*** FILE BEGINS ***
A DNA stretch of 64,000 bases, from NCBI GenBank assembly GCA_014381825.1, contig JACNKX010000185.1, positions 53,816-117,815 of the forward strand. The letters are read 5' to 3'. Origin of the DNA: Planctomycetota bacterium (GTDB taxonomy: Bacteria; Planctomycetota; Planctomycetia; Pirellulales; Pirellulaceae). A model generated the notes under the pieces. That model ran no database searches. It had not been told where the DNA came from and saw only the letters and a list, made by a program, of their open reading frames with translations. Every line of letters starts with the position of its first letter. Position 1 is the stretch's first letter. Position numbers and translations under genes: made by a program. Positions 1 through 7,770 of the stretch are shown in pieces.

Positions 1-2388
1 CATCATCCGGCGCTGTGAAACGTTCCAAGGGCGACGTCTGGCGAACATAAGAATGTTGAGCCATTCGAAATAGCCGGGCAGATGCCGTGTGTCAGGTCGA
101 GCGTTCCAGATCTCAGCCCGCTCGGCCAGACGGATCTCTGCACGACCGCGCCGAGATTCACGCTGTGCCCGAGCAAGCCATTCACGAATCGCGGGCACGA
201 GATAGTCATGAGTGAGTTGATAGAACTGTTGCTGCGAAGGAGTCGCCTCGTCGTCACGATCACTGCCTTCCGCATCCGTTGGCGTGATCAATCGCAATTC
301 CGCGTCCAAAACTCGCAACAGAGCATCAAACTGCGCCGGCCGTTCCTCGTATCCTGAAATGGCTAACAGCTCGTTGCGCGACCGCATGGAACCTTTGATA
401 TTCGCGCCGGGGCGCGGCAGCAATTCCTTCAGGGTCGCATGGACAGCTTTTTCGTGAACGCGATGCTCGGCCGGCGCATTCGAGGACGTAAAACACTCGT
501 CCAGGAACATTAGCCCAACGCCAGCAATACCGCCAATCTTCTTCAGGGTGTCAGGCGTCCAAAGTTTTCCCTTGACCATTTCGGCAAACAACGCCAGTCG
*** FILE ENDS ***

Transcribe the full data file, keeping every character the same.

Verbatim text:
A DNA stretch of 64,000 bases, from NCBI GenBank assembly GCA_014381825.1, contig JACNKX010000185.1, positions 53,816-117,815 of the forward strand. The letters are read 5' to 3'. Origin of the DNA: Planctomycetota bacterium (GTDB taxonomy: Bacteria; Planctomycetota; Planctomycetia; Pirellulales; Pirellulaceae). A model generated the notes under the pieces. That model ran no database searches. It had not been told where the DNA came from and saw only the letters and a list, made by a program, of their open reading frames with translations. Every line of letters starts with the position of its first letter. Position 1 is the stretch's first letter. Position numbers and translations under genes: made by a program. Positions 1 through 7,770 of the stretch are shown in pieces.

Positions 1-2388
1 CATCATCCGGCGCTGTGAAACGTTCCAAGGGCGACGTCTGGCGAACATAAGAATGTTGAGCCATTCGAAATAGCCGGGCAGATGCCGTGTGTCAGGTCGA
101 GCGTTCCAGATCTCAGCCCGCTCGGCCAGACGGATCTCTGCACGACCGCGCCGAGATTCACGCTGTGCCCGAGCAAGCCATTCACGAATCGCGGGCACGA
201 GATAGTCATGAGTGAGTTGATAGAACTGTTGCTGCGAAGGAGTCGCCTCGTCGTCACGATCACTGCCTTCCGCATCCGTTGGCGTGATCAATCGCAATTC
301 CGCGTCCAAAACTCGCAACAGAGCATCAAACTGCGCCGGCCGTTCCTCGTATCCTGAAATGGCTAACAGCTCGTTGCGCGACCGCATGGAACCTTTGATA
401 TTCGCGCCGGGGCGCGGCAGCAATTCCTTCAGGGTCGCATGGACAGCTTTTTCGTGAACGCGATGCTCGGCCGGCGCATTCGAGGACGTAAAACACTCGT
501 CCAGGAACATTAGCCCAACGCCAGCAATACCGCCAATCTTCTTCAGGGTGTCAGGCGTCCAAAGTTTTCCCTTGACCATTTCGGCAAACAACGCCAGTCG